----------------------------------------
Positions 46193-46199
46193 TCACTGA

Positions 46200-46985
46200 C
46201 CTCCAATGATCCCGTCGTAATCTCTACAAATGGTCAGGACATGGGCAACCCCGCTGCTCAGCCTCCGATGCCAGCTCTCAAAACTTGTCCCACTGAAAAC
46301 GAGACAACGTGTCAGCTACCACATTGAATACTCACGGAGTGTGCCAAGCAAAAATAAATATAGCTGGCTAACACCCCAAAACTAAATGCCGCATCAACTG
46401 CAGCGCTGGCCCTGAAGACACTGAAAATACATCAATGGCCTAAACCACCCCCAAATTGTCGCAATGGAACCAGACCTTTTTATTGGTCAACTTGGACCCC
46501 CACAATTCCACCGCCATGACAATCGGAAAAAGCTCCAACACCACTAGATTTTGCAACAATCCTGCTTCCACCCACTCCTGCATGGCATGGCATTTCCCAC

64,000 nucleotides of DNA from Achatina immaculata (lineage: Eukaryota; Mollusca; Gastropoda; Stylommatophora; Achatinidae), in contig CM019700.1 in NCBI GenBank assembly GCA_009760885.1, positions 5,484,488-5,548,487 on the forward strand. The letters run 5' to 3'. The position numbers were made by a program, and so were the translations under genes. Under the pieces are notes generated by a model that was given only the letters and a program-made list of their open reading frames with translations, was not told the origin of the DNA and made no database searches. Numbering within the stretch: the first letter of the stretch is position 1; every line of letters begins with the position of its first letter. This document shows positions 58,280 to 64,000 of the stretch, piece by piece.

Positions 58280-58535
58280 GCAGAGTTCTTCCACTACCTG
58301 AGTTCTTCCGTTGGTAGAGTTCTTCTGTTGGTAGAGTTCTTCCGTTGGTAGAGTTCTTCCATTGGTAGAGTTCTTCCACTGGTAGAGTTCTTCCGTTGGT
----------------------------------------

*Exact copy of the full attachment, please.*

Positions 46193-46199
46193 TCACTGA

Positions 46200-46985
46200 C
46201 CTCCAATGATCCCGTCGTAATCTCTACAAATGGTCAGGACATGGGCAACCCCGCTGCTCAGCCTCCGATGCCAGCTCTCAAAACTTGTCCCACTGAAAAC
46301 GAGACAACGTGTCAGCTACCACATTGAATACTCACGGAGTGTGCCAAGCAAAAATAAATATAGCTGGCTAACACCCCAAAACTAAATGCCGCATCAACTG
46401 CAGCGCTGGCCCTGAAGACACTGAAAATACATCAATGGCCTAAACCACCCCCAAATTGTCGCAATGGAACCAGACCTTTTTATTGGTCAACTTGGACCCC
46501 CACAATTCCACCGCCATGACAATCGGAAAAAGCTCCAACACCACTAGATTTTGCAACAATCCTGCTTCCACCCACTCCTGCATGGCATGGCATTTCCCAC

64,000 nucleotides of DNA from Achatina immaculata (lineage: Eukaryota; Mollusca; Gastropoda; Stylommatophora; Achatinidae), in contig CM019700.1 in NCBI GenBank assembly GCA_009760885.1, positions 5,484,488-5,548,487 on the forward strand. The letters run 5' to 3'. The position numbers were made by a program, and so were the translations under genes. Under the pieces are notes generated by a model that was given only the letters and a program-made list of their open reading frames with translations, was not told the origin of the DNA and made no database searches. Numbering within the stretch: the first letter of the stretch is position 1; every line of letters begins with the position of its first letter. This document shows positions 58,280 to 64,000 of the stretch, piece by piece.

Positions 58280-58535
58280 GCAGAGTTCTTCCACTACCTG
58301 AGTTCTTCCGTTGGTAGAGTTCTTCTGTTGGTAGAGTTCTTCCGTTGGTAGAGTTCTTCCATTGGTAGAGTTCTTCCACTGGTAGAGTTCTTCCGTTGGT